iPhone users: Five years later, the device is more than a machine
- 29 June, 2012 17:37
Five years ago today, the original iPhone went on sale. Since then, to its growing legions of users, the iPhone has become less a gadget or machine, and more a personal means of relating to a wider and richer world.
To assess the iPhone's impact, we asked a group of users, many of them IT professionals, one question: How has the iPhone changed the way you (personally or your organization) live or work?
There are common themes that emerge from these experiences. Repeatedly, users say the iPhone lets them be in "constant contact" with colleagues, family and friends. "Contact" can mean being able to respond to someone, or collaborate on a decision, or share -- at least by word or image -- in a new experience. They have "access" to vastly more information. And they have that access whenever they want it, or need it.
MORE: The iPhone turns 5 today
The iPhone has become greater than the sum of its parts: a portable, always-connected computer, with the intimacy of a touch interface, packed with a set of highly personal apps and data, an ever-present node on the Web, integrated camera, with voice phone calls only one mode of personal communication. Together, these parts have created a new "mode of being," at once intensely personal and highly public.
Here are their iWitness answers.
"The ways the iPhone has changed, in a remarkably good and completely unexpected way, both my personal and professional life, are innumerable. Personally, it (and the iPad even more so) has allowed me to be in constant contact (for better or worse) with family and friends around the world. ... A perfect example is the fun I had traveling around Italy a few years ago. Taking pictures on the iPhone and being able to post instantly to Twitter, Flickr, my blog, family was an amazing experience. Sharing like that in real time was eye opening. The iPhone has literally opened my world and helped me be better informed, more entertained and, to be honest, 'happier' than life before the iPhone." -- Shawn King, Host/Executive Producer, Your Mac Life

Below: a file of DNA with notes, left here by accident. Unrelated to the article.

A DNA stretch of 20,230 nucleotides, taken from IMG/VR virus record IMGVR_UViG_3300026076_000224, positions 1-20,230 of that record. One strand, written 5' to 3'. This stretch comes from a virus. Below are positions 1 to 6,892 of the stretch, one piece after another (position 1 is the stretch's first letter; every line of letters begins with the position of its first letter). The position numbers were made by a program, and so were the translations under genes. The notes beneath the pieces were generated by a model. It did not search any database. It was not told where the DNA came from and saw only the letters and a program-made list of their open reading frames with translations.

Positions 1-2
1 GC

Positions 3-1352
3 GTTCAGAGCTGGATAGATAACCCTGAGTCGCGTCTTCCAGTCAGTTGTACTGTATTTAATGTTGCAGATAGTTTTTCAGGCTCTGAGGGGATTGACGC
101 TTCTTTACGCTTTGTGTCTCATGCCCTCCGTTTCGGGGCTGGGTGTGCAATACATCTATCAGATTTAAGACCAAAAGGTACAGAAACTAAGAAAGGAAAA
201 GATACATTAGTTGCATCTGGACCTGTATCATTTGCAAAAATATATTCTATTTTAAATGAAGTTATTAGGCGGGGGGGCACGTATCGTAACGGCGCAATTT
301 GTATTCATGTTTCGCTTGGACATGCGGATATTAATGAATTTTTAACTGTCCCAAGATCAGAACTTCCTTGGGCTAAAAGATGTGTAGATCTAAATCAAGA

"For the corporate world, especially for my company, the biggest difference or the game changer was the availability of business critical information for anyone, anytime and anywhere in a seamless way. For example, having Daily Sales Reports on iPhone allows our senior executives to make critical business decisions on the plane (or anywhere), communicate with appropriate team members, and make decisions quickly without waiting to get back to office. This helps our organization to be very productive and we are able to make important decisions on time." -- Manoj Prasad, vice president, Global Applications and Testing, Life Technologies, Carlsbad, Calif.
"For our customers, the iPhone has opened the flood gates on business data. Useful business information that was previously only accessed by analysts -- tethered to their desk -- is now in an App that's opened 20 times a day by sales people, executives, store managers, field personnel. ... When you can touch and swipe through your data user adoption goes through the roof. "Personally, it's enabled me to make the trip to pick up my son from daycare everyday by 6 p.m. and still have access to the business. With my role, prior to the iPhone, too much of the business relied on my being present at my desk to continue working. ... Now I can continue to approve business processes, send and answer emails, track work, and do it from the park/daycare/supermarket/couch/bus/car (assuming somebody else is driving of course)." -- Hugh Owen, Director of Mobile Marketing, MicroStrategy, McLean, Va.